Mr Flanagan was formerly the Chief Advisor in the Foreign Investment and Trade Policy division at the Australian Treasury, and has provided Papua New Guinea with an in-depth look at the state of the country’s affairs brought on by the appreciation of the kina.
Papua New Guinea [moved away] from a market-based exchange rate early this year with the central bank indicating that the exchange rate would float within a narrow band around the interbank exchange rate.
According to Flanagan’s expert analysis, this has major ramifications on the future development of the country and is deemed as having detrimental effects on areas such as the country’s agricultural exports, international competitiveness and on [the inevitable] rationing of foreign exchange, among others.
This is due to the fact that the interbank exchange rate (frozen between October 2013 and June 4, 2014) ceased to reflect the market equilibrium of supply and demand; thus causing all foreign exchange transactions to occur at the interbank rate suggesting an effective 15 per cent appreciation of the currency corresponding to the market-based exchange rate [actual] of June 3, 2014.
The problems with the appreciation of the kina are obvious; having a serious impact on the vast majority of rural-based Papua New Guineans and does not support nor sustain agriculture in the country, especially where local farmers and growers income is concerned.
In the analysis, he documented key indicators of the impact, that moving away from a market-based economy has had and is having on the country; such as the practical implications on the agriculture sector, with income loss notably felt and experienced by growers and exporters of cash crops, among others.
One notable scenario was experienced by coffee growers in the first week of June 2014. World coffee prices had dropped by five per cent and added on to this [and of much greater significance] was the 15 per cent appreciation of the kina on June 4, which immediately trickled through to prices received by farmers, which saw a drastic 15 per cent cut on potential income.
This, according to the World Bank, could have brought a significant number of families (who depend on growing coffee to sustain their lives) below the poverty line; those already living below the poverty line would continue to fall deeper into the grips of poverty.
However, the PNG government has achieved greatness for importers, through their setting of a price in international markets above market rates. With the price of imported goods potentially being 15 per cent cheaper, importers are seemingly reaping the benefits and enjoying it.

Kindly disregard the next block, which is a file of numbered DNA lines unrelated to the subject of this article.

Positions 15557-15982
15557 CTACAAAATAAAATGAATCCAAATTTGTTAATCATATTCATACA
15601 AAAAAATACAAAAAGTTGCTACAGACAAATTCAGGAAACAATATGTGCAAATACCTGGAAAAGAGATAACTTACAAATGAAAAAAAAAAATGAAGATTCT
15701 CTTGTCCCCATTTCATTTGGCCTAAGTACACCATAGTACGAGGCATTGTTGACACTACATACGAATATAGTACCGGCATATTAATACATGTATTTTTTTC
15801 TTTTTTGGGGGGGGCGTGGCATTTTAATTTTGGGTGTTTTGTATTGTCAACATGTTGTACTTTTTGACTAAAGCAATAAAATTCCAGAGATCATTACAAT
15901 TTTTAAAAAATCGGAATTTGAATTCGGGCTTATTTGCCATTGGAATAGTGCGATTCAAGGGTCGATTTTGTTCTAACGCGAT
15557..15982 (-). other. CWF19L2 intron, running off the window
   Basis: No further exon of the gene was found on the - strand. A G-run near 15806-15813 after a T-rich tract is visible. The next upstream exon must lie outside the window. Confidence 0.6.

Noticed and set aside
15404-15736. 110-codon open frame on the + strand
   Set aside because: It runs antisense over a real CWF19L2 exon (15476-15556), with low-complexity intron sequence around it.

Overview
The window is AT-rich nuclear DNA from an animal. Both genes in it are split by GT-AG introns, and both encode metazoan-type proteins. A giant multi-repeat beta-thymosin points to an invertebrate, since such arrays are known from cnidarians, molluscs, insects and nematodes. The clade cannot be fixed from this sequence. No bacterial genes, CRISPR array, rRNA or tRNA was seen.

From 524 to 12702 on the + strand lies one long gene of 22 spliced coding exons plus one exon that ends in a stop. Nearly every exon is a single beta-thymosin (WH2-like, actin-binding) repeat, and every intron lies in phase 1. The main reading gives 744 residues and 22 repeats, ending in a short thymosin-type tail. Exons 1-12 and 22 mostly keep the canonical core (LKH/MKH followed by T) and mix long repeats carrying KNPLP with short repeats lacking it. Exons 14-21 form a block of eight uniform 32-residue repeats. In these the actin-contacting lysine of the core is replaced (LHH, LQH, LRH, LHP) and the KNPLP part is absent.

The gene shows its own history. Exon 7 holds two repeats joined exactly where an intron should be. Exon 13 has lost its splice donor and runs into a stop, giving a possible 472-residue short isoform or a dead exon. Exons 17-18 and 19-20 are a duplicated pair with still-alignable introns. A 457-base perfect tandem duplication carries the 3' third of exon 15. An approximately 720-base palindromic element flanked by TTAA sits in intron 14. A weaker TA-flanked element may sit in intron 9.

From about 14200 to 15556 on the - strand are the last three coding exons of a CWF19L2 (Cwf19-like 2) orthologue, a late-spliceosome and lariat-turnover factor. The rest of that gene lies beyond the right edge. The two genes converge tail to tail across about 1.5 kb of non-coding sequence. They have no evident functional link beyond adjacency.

The cost of imports are cheaper; so as the cost of buying properties overseas. Persons with the money to buy homes overseas would take advantage of this, but for the average Papua New Guinean, this makes no difference to their lives.
International loan payments would also be cheaper in kina terms but on the contrary, potential investors to the country would be faced with higher costs.
This was damaging for Papua New Guinea’s international competitiveness.
Furthermore, he added that market risks were involved in setting the official rate higher than what the demand and supply for foreign currency might dictate.
“Pegging the currency at an artificially high rate requires controlling the release of foreign currency from reserves. Such quantitative restrictions have many risks. Ultimately, choices must be made between which importers get access to foreign currency. Will it be importers of fuel or fertiliser or rice?
“The inevitable rationing of foreign exchange is a growing concern for all PNG businesses”, stated Flanagan.
While he adds that a return to a market-based exchange rate also has associated risks, realistically, there does not seem to be any alternative for the long term.
“The kina has officially begun to depreciate, but at a very slow rate. It will take another two years at the current rate of depreciation to get back to the exchange rate that prevailed on 3 June. And that is a long time for PNG’s rural poor to endure lower real incomes, to discourage investment in PNG and to ration foreign exchange for businesses”, states Flanagan.
Paul Flanagan is a Visiting Fellow at the Development Policy Centre, The Australian National University. Until recently he was Chief Advisor in the Foreign Investment and Trade Policy division at the Australian Treasury.